An international research team has discovered a Jupiter-like planet 100 light-years away that could help astronomers understand how planets formed in our solar system. Called 51 Eridani b, it is the first planet detected by the Gemini Planet Imager (GPI), a new instrument that started running last year on the Gemini South telescope in Chile. Details about the new exoplanet, the lightest planet ever imaged, are published today by the journal Science.
“This discovery is of paramount importance in human exploration of the range of planets in our universe,” said Rebecca Oppenheimer, an author on the paper and curator and chair of the American Museum of Natural History’sDepartment of Astrophysics. “It marks a point where indirect detection of planets and directly seeing and analyzing their atmospheres are joining forces. We are no longer simply seeing the ‘tip of the iceberg’ of the broad diversity of planets in the Universe. Perhaps solar systems similar to ours are not uncommon.”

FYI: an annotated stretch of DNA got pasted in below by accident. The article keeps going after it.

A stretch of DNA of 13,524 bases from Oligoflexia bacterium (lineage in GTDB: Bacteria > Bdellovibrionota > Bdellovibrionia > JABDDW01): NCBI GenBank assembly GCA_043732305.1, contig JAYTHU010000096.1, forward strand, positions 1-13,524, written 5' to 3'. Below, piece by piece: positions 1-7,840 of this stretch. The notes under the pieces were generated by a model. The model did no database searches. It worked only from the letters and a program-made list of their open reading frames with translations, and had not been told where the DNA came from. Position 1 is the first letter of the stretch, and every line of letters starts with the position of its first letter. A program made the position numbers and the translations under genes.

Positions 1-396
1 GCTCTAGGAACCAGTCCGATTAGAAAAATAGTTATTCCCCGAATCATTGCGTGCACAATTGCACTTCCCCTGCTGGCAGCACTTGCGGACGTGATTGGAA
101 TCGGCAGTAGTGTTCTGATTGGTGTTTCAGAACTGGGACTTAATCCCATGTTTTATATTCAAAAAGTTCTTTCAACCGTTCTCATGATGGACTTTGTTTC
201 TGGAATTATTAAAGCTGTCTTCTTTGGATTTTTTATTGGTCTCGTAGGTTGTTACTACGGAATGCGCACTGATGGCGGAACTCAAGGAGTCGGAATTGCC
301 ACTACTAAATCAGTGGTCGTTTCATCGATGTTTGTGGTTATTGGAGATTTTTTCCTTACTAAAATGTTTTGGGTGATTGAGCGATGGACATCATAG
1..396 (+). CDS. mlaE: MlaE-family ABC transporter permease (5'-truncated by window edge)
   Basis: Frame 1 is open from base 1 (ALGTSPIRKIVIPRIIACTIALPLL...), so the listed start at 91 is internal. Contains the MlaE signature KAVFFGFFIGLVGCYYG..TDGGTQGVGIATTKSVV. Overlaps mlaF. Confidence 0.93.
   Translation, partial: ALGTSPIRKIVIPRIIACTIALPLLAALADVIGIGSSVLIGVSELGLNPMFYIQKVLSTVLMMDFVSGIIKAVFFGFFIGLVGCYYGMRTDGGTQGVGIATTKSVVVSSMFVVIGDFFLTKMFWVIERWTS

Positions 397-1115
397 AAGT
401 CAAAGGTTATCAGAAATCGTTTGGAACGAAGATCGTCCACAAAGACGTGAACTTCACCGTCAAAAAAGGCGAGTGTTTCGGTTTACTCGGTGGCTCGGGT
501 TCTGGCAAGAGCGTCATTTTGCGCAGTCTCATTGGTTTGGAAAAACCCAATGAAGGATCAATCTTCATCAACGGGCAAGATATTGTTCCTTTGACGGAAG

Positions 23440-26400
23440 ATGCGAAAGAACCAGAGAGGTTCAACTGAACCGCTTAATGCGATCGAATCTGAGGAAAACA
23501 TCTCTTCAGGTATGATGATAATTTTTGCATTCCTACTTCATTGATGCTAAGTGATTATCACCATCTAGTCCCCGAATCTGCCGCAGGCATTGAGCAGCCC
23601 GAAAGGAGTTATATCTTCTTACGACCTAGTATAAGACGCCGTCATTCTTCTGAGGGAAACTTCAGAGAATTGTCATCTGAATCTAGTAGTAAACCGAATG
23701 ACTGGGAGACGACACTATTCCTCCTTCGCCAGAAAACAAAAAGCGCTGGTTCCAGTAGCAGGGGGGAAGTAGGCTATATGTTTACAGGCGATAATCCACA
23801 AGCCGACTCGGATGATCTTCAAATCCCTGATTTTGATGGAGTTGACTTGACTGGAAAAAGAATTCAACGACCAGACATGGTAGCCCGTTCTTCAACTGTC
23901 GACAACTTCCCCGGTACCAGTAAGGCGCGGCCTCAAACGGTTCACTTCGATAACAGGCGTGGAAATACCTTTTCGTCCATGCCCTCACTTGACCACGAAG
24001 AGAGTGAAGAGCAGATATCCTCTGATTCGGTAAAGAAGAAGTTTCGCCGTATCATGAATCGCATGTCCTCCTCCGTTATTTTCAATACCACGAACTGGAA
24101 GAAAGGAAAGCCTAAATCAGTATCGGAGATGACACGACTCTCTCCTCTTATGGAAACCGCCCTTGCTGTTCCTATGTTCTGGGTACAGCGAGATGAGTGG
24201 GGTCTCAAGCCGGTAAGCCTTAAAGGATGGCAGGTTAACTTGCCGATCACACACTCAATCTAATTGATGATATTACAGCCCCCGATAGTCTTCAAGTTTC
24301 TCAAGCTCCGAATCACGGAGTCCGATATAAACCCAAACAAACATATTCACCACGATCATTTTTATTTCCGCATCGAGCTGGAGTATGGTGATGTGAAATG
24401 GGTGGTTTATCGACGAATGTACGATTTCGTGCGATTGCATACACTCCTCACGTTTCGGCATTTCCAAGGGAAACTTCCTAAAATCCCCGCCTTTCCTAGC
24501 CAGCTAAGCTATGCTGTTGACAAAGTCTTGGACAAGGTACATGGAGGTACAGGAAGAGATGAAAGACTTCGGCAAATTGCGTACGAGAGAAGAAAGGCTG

One of the best ways to learn how our solar system evolved is to look to younger star systems in the early stages of development. 51 Eridani b shares many of the characteristics of an early Jupiter and shows the strongest methane signature ever detected on an alien planet, which should yield additional clues as to how it formed.
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